The huge work of priests and lay people in the sphere of child safeguarding can lay the ground for further Church renewal, writes John Morgan
A key admonition of Pope Benedict XVI to his brother bishops contained in the pastoral letter to the Catholics of Ireland in March 2010, declares that ”only decisive action carried out with complete honesty and transparency will restore the respect and goodwill of the Irish people towards the Church to which we have consecrated our lives”.
He was, of course, talking about responding to the crime of child abuse.
The publication on November 30 by six bishops of reviews of child safeguarding practice in their dioceses is, we believe, a concrete example of hope in the Church’s journey of healing and renewal. These reviews demonstrate that lessons have been learnt so as to remedy past mistakes and to seek to guarantee that they will not recur.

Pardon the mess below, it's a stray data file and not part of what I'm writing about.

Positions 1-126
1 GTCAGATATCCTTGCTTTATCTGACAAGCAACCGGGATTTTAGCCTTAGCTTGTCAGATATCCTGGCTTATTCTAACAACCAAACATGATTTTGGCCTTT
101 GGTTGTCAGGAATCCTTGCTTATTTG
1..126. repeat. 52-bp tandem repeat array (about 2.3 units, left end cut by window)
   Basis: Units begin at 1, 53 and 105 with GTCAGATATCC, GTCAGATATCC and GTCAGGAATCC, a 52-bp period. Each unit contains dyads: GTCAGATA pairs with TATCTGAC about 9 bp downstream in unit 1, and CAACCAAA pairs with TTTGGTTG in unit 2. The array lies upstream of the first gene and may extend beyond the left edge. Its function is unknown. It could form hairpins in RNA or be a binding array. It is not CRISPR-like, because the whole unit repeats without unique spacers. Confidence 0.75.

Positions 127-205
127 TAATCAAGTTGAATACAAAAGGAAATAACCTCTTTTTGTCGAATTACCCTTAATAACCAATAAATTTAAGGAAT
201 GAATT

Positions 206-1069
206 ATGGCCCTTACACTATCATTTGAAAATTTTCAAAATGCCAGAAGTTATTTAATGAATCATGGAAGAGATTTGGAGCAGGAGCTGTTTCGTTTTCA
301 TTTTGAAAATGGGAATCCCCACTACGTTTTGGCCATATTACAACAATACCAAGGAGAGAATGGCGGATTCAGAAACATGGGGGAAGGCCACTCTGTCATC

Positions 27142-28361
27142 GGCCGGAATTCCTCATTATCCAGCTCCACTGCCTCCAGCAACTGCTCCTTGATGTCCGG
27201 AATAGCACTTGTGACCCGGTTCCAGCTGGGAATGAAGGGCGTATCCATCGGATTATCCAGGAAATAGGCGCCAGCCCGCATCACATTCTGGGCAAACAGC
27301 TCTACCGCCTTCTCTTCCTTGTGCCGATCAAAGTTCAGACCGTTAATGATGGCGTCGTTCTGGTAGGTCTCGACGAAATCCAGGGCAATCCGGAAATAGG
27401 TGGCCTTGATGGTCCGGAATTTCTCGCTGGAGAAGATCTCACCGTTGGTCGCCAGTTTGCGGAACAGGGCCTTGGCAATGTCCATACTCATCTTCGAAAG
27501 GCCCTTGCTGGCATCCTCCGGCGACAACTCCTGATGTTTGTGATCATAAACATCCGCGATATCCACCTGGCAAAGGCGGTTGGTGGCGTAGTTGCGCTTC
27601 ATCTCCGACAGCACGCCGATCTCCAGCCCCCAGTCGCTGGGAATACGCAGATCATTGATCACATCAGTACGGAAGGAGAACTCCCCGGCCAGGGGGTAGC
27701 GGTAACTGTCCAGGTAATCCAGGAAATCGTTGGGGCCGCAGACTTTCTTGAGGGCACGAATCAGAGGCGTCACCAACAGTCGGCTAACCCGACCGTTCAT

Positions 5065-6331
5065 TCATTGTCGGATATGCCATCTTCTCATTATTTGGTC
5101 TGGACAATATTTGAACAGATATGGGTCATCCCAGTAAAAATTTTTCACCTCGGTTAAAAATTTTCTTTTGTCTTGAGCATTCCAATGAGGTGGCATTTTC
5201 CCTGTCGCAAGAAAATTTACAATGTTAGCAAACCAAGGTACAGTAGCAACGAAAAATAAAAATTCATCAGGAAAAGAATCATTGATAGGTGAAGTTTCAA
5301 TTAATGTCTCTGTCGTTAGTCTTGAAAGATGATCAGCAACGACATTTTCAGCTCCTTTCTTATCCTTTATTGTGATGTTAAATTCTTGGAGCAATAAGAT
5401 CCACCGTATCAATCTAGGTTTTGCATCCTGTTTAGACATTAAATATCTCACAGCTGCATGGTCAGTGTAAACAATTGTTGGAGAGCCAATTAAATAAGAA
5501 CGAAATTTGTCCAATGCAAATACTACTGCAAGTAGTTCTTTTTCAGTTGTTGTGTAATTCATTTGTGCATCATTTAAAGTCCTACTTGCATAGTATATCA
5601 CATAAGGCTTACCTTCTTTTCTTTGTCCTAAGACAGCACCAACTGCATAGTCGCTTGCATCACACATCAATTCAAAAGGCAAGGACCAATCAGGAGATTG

Lay faithful, clergy and, particularly, parents and young people expect nothing less. Will these publications help the victims of abuse in the Church who have suffered so grievously? This is difficult to answer.
The board’s remit does not extend to publishing a detailed narrative or analysis of the history of the handling of the activities of any particular abuser (actual or alleged).